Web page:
The government has submitted the names of 20 candidates, nominated to fill vacant ambassadorships, to the House of Representatives on Tuesday.
Among the names are those of former Jakarta Governor Fauzi Bowo as well as high-ranking police and military officers such as Sr. Comr. Ito Sumardi and Lt. Gen. Johny Lumintang. Also on the list is relatively unknown Nurul Qomar.
Golkar politician Muhammad Misbakhun criticized the government’s choice of candidates, saying it was a list of the president’s friends and people who had served with him during his terms in office.
“The way I see it, some of the ambassadorships [are] gifts for former officials who served during SBY’s regime,” he said on Tuesday, referring to President Susilo Bambang Yudhoyono by his initials.
Misbakhun also pointed out that some of the nominees had not established a track record as high achievers in their previous positions.
Meanwhile, the lawmaker said, ambassadors needed to have a good understanding of Indonesia’s foreign policies so they could convince other countries to accommodate Indonesia’s interests and form closer ties.
“Retired officials should spend their retirement in Indonesia rather than [automatically] becoming ambassadors.”
Mahfudz Siddik, a member of the House of Representatives Commission I which oversees defense and foreign affairs, said ambassadorial positions were the president’s prerogative, with the commission merely offering support in terms of information about the candidates.
“The House only provides input and notes based on the fit and proper test. But the final decision lies with the president.”
But he said the lawmakers still had a valuable role to play in terms of providing input.
“Yes, all the input from the lawmakers should be taken into account,” the Prosperous Justice Party politician said.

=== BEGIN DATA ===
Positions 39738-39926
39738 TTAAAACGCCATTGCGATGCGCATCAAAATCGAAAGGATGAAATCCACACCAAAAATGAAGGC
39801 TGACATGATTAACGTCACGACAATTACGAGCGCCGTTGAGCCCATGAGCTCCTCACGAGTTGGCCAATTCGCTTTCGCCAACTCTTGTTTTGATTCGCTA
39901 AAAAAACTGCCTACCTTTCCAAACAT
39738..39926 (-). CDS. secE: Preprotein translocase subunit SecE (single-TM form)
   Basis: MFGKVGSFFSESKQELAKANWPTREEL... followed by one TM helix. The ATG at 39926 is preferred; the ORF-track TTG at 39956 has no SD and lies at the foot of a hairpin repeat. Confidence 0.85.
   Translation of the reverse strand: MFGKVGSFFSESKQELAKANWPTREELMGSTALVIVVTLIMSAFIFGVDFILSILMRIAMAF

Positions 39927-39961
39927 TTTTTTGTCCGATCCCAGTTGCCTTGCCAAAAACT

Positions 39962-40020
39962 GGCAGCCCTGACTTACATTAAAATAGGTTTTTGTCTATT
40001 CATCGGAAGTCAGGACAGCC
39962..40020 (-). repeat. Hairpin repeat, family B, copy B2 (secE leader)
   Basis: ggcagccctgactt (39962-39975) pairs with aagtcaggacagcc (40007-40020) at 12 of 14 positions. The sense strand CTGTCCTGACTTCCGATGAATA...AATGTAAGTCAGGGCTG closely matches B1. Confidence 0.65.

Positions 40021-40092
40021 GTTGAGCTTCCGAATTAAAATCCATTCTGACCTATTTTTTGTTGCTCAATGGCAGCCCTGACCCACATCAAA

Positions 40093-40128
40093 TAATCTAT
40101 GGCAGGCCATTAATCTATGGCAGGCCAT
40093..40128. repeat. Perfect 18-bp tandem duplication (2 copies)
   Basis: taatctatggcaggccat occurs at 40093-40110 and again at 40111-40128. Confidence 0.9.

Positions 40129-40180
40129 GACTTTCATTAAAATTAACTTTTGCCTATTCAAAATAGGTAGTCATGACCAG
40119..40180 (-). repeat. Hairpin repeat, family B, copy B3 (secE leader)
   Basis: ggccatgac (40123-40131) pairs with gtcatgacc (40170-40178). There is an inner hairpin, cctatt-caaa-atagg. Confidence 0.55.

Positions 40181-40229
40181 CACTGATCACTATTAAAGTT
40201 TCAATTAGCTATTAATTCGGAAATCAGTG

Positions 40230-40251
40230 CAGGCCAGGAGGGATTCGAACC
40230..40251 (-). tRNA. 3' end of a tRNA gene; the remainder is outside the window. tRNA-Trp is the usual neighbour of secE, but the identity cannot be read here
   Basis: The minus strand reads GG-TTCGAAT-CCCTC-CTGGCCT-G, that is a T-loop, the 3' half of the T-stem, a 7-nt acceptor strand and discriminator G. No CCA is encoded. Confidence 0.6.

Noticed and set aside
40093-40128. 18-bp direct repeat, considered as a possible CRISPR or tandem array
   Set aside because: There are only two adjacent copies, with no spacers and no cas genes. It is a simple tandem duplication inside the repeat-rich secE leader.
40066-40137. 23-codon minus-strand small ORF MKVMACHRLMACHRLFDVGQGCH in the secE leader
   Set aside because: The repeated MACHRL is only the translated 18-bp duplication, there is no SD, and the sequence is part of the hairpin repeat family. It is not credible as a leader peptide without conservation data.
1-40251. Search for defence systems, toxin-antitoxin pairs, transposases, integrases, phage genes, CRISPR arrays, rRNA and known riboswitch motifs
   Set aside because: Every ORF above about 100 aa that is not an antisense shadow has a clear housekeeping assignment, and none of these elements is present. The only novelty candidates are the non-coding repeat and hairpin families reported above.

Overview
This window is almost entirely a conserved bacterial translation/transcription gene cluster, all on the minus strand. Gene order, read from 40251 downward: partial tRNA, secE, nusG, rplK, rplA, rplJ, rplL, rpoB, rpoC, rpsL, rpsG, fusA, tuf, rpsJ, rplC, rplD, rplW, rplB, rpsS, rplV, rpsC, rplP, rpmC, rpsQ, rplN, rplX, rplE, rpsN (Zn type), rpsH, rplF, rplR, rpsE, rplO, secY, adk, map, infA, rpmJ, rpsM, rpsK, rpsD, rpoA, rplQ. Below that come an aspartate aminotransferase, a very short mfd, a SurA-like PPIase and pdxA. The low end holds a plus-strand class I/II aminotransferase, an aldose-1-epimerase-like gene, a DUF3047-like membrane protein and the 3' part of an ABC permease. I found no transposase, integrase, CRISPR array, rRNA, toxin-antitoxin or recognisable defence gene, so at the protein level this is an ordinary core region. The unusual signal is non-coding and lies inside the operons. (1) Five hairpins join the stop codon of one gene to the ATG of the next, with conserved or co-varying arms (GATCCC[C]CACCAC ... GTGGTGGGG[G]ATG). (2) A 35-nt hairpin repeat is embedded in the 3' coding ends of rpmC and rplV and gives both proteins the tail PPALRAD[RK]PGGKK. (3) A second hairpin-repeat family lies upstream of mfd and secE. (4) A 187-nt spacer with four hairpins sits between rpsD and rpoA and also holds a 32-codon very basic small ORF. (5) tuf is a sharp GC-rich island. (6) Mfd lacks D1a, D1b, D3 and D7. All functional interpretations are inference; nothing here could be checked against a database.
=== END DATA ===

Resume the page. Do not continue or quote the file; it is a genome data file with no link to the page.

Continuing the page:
Mahfudz said Commission I was in the process of preparing fit and proper test for the candidates, scheduled it for Sept. 18.
Commission I deputy chairman Ramadhan Pohan said the president’s decision to recommend Fauzi Bowo as ambassador to Germany made sense.
“It’s not surprising to see the government recommend Fauzi Bowo. That’s because he graduated from Germany and has rich knowledge and experience on Germany,” Ramadhan said.
He added that since Fauzi had the advantage of speaking the local language it would make it easier for him to achieve mission priorities and generally avoid running into problems.
He said it was not unreasonable to expect Fauzi to improve bilateral ties between Indonesia and Germany.
Susaningtyas Nefo Handayani Kertopati, also a member of Commission I, agreed that Fauzi was the right choice to head up Indonesia’s mission to Europe’s largest economy.
“I think he is the right one for Germany because he studied there and has many friends and speaks German fluently,” said Susaningtyas, who is a member of the People’s Conscience Party (Hanura).
One of the names proposed by the government as an ambassador was Nurul Qomar, who was recommended head Indonesia’s embassy in Brunei Darussalam.
The initial reaction of many who learned about it was that former comedian Nurul Qomar did not have much of a public sector background, let alone foreign policy experience.
However, Ramadhan pointed out that this was a relatively common name and he couldn’t be sure whether or not it referred to the former entertainer who was elected to the House in 2004, and then again in 2009, the second time on the Democrat Party ticket.
“Which Nurul Qomar ... let’s find out first,” Ramadhan said.
“There is only one Fauzi Bowo but there are several Nurul Qomars. I think that’s a different person.”
Golkar Party’s Tantowi Yahya clarified that the nominee in question was a career diplomat currently serving in the Foreign Affairs Ministry.
“It’s not Qomar the comedian. It is a career diplomat,” he said.